Frost Focuses on Music for Black History Month

Frost Focuses on Music for Black History Month

For this year’s Black History Month celebration at Robert Frost, which encompassed February and extended into early March, teachers Lynne Connors and Sara Watkin-Fox focused for the first time on the crucial role of music in the African-American experience.

“What makes our Black History month celebration so unique is the fact that it is a hands-on experience for the students,” said Watkin-Fox. “Each year, we focus on a different theme and the students partner with us to create a celebration that extends throughout the school. Whether it is setting up a historical display case with Mrs. Connors or researching the various musicians, styles and incredible contributions of African-Americans to the world of music with me or working with both of us to raise awareness throughout the school, this is a student-centered project that brings our entire school community together.”

Connors and Watkin-Fox came up with a list of musical genres to cover along with a timeline to cover the topics. Connors then ordered the topics in a calendar, and Watkin-Fox’s classes researched which musicians and songs to use. Each week during Black History Month, student-selected musical choices that span both history and musical styles were played on the school’s PA system, resulting in students dancing and singing in the halls.

Students also utilized Frost’s newly acquired Chromebooks to increase their understanding of the subject, conducting technology and sharpening research skills to listen to and learn about African-Americans' significant contribution to music throughout history.

“The lesson traced the evolution of the African-American contribution to the world of music, starting with African drumming and moving on to a writing prompt on blues, studying how it originated in the time of slavery on the Mississippi Delta,” said Watkin-Fox. “We used technology for the jazz station – an independent study on Louis Armstrong and the history of jazz in this country. Our last station involved creating promotional posters for the Motown recording studio, the first that did not discriminate against African-American musicians. Our students learned about the good as well as the bad, about the racism that many of the musicians had to deal with and the difficulties in getting their music recorded.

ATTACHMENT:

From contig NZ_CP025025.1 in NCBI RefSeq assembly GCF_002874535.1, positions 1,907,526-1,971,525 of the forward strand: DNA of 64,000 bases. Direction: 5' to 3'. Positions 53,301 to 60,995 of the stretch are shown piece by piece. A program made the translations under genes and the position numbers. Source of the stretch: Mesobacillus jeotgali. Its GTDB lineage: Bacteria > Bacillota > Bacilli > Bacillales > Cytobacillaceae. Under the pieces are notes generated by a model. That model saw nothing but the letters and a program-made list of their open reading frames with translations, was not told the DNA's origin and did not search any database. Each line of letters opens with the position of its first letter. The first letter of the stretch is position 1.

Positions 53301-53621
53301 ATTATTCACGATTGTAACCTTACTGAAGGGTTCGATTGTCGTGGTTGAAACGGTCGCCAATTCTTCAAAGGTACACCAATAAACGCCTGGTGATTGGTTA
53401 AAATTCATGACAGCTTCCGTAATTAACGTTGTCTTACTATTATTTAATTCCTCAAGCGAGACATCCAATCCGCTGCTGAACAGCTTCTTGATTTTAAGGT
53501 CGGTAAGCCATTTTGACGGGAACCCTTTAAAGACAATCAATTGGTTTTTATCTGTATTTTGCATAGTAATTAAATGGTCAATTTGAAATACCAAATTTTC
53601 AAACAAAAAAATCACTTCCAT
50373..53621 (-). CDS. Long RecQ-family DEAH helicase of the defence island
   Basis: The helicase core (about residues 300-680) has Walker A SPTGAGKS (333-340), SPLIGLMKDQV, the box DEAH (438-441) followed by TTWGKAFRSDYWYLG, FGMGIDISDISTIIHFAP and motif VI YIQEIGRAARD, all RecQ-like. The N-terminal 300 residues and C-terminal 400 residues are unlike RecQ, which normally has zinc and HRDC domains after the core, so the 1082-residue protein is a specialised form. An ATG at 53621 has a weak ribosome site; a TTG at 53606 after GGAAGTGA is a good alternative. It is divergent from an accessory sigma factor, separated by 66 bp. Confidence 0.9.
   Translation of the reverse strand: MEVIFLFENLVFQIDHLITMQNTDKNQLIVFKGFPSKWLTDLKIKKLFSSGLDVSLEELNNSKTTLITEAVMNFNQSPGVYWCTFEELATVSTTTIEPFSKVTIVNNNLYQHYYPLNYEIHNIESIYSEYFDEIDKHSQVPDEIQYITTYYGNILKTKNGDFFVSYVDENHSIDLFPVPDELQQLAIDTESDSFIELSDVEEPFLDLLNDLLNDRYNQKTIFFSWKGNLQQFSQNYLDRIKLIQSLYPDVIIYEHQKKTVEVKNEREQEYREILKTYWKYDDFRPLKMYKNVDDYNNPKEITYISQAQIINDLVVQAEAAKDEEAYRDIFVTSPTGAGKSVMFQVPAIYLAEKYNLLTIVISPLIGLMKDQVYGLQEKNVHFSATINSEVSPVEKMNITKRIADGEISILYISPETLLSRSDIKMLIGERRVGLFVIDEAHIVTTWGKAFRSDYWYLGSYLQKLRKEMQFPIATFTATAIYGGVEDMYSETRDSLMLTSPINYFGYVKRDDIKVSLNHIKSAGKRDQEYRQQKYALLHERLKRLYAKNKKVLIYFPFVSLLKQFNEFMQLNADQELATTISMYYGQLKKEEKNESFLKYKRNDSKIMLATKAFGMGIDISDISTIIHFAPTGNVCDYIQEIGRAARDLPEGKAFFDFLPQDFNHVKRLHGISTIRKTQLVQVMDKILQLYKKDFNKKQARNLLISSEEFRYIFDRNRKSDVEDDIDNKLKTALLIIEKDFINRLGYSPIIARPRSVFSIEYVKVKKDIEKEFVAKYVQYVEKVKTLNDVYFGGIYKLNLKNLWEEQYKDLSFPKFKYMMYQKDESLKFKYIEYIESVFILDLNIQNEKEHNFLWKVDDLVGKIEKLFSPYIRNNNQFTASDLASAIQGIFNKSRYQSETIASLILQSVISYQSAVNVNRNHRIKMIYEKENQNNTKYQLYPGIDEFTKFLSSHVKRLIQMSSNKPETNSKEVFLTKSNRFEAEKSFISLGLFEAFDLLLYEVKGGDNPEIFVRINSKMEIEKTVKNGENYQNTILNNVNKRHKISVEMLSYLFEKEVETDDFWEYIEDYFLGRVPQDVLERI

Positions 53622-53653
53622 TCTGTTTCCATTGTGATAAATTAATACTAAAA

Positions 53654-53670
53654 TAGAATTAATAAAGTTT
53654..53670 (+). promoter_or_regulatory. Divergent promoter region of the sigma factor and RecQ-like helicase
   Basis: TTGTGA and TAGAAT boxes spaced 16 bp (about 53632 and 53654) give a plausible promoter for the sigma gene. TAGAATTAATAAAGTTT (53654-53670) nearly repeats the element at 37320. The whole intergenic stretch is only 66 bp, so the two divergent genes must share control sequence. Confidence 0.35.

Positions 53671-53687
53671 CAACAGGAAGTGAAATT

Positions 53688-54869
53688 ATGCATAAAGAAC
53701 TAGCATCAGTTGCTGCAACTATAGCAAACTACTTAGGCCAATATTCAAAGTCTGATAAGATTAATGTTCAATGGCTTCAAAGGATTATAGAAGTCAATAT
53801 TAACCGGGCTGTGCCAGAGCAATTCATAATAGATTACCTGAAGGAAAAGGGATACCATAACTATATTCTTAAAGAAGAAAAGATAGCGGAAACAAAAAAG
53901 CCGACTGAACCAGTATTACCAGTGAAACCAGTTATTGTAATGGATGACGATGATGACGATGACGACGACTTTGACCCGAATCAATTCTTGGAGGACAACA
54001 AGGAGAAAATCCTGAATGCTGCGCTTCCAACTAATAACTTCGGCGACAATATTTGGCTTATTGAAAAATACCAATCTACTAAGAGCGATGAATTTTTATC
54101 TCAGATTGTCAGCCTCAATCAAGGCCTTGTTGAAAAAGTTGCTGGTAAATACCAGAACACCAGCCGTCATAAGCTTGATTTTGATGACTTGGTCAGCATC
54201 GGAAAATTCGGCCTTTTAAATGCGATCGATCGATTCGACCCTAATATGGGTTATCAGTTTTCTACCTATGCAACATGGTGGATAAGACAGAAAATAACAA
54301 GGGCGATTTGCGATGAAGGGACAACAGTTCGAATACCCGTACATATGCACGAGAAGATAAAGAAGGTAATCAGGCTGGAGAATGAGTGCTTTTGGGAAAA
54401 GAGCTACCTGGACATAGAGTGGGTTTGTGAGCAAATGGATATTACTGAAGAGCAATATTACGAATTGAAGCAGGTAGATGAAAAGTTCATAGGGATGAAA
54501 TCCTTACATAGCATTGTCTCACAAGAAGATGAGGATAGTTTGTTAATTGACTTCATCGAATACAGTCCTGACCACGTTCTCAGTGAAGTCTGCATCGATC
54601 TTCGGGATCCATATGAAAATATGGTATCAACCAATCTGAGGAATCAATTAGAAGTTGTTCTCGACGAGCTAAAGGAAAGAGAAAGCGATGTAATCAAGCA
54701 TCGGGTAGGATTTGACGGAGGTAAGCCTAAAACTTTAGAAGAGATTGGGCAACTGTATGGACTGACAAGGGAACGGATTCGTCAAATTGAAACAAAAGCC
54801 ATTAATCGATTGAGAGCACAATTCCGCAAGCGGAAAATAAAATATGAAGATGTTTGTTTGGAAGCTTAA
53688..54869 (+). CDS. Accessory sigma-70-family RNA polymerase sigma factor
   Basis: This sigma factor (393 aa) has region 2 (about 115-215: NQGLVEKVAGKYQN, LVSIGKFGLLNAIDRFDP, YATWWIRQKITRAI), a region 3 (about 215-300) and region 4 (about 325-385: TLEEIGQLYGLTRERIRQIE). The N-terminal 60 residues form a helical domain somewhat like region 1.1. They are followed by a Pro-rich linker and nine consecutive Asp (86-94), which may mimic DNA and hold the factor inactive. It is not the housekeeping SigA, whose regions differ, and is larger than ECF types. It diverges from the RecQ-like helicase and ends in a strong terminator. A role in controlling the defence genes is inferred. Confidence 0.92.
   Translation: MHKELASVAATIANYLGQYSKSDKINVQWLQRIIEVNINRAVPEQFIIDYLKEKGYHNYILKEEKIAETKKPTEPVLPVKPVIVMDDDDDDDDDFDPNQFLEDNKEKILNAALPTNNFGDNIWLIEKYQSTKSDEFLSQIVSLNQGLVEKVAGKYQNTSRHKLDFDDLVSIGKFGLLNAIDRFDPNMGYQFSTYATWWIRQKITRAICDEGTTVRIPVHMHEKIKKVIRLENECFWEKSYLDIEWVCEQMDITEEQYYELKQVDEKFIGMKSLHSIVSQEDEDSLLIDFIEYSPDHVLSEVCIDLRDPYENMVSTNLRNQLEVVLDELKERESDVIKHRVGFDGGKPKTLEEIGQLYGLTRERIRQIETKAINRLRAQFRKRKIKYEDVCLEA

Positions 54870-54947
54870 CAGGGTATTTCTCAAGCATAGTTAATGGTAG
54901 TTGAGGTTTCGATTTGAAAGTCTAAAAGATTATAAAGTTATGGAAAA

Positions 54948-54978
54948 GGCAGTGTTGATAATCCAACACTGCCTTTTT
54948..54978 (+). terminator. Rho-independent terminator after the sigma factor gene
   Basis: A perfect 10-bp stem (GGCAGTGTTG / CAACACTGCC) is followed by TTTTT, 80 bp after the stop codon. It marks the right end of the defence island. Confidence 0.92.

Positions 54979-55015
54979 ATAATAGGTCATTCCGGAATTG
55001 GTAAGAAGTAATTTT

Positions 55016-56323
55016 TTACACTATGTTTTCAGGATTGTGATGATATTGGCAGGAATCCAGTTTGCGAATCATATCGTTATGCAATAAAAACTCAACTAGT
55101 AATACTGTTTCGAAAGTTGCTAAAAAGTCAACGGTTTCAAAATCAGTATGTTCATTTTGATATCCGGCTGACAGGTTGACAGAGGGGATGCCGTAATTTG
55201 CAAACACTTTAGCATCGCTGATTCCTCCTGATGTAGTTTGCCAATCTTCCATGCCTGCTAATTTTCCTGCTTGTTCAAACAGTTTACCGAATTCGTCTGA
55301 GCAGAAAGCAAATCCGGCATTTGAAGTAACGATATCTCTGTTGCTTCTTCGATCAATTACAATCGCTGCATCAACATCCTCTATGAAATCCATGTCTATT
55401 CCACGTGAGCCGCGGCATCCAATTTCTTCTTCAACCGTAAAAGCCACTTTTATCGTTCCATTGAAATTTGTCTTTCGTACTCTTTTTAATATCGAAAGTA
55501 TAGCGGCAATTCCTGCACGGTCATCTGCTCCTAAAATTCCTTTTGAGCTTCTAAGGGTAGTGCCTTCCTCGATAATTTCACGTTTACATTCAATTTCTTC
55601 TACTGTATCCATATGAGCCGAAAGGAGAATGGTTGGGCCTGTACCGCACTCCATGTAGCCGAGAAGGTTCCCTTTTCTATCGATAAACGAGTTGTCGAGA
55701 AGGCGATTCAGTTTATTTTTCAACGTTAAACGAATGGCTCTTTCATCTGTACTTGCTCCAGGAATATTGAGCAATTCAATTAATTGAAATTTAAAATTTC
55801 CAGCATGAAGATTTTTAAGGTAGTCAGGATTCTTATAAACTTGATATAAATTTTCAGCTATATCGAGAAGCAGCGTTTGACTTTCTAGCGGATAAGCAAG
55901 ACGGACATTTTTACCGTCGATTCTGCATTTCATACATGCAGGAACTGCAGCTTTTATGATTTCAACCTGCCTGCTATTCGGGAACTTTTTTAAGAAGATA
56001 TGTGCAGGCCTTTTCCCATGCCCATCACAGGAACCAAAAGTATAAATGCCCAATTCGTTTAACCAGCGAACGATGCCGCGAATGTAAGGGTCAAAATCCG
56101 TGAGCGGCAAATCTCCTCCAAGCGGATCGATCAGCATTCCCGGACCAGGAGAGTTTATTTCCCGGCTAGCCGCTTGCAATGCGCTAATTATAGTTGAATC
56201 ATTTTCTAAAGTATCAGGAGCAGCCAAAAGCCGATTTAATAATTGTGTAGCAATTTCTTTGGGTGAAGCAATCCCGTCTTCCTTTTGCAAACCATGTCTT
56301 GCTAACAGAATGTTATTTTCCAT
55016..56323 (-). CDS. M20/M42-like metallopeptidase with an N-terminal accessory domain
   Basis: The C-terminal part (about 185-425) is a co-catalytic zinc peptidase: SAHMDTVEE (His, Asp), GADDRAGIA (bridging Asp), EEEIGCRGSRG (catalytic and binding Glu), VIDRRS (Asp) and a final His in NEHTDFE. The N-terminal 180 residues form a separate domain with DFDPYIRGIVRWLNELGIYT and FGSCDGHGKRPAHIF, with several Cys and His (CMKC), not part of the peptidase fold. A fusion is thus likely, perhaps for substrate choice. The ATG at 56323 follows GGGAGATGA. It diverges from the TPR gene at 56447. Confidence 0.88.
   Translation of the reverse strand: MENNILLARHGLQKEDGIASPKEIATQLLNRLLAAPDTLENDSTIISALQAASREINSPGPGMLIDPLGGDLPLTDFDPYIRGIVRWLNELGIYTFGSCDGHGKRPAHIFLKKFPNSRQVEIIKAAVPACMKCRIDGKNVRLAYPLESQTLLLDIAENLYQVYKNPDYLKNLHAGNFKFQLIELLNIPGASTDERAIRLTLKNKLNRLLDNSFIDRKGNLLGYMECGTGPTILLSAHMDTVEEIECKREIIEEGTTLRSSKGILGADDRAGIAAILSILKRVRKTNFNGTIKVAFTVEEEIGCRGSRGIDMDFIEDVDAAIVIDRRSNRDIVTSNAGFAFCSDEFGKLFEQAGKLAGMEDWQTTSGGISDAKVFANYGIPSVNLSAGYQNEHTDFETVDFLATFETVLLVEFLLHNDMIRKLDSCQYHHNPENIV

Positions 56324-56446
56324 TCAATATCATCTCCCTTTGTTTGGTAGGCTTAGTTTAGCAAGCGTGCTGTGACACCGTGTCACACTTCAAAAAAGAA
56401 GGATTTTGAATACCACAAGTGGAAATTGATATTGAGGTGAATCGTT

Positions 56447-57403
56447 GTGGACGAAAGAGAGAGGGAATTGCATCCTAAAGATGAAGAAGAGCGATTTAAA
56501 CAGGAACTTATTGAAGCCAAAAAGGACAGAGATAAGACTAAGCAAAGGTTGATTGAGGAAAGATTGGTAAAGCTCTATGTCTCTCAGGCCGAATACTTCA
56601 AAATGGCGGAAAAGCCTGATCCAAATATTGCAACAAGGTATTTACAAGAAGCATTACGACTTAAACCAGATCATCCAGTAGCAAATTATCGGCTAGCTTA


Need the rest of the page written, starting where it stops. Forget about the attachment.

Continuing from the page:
“Frost is proud to have showcased several extremely influential African-American musicians including Louis Armstrong, Berry Gordy and Chuck Berry,” said Bradley Murphy, Deer Park’s curriculum associate for fine and performing arts. “Through experiences like this, our students are able to experience the masterpieces these amazing musicians produced many years ago.”

“I learned about different types of music like jazz and the blues,” said seventh-grader Angeline Burnett. “I feel like we should give credit to the African-Americans because they built our structure of music.”

“It was good because we learned about black history and how African-Americans made music throughout the years and through many hardships,” said seventh-grader Jayden Philippe.

Based on student research, Connors created a showcase in Frost’s main lobby, displaying the people’s movement from Africa through slavery and migration patterns, and their music progressing from blues through jazz and into rock, hip hop and rap, as well as different cities in the U.S. where these music genres were birthed. The showcase also featured a poem by student Alexa Cornelia.

“I came up with the poem because I didn’t know black history before, so I made a poem from my heart,” said Cornelia. “People don’t get respected. I made the poem to tell them that they do matter, and not to let anyone change who they are.”

Finally, Connors visited English as a new language classes to discuss her own personal narrative and instill pride.

“As a survivor of segregated schools on Long Island, I can relate to the ENL students’ feelings of being an outsider looking in,” she said. “I started with my family, to show that African-Americans could be prosperous. This is their heritage, and for some it’s their introduction to something they don’t know about.”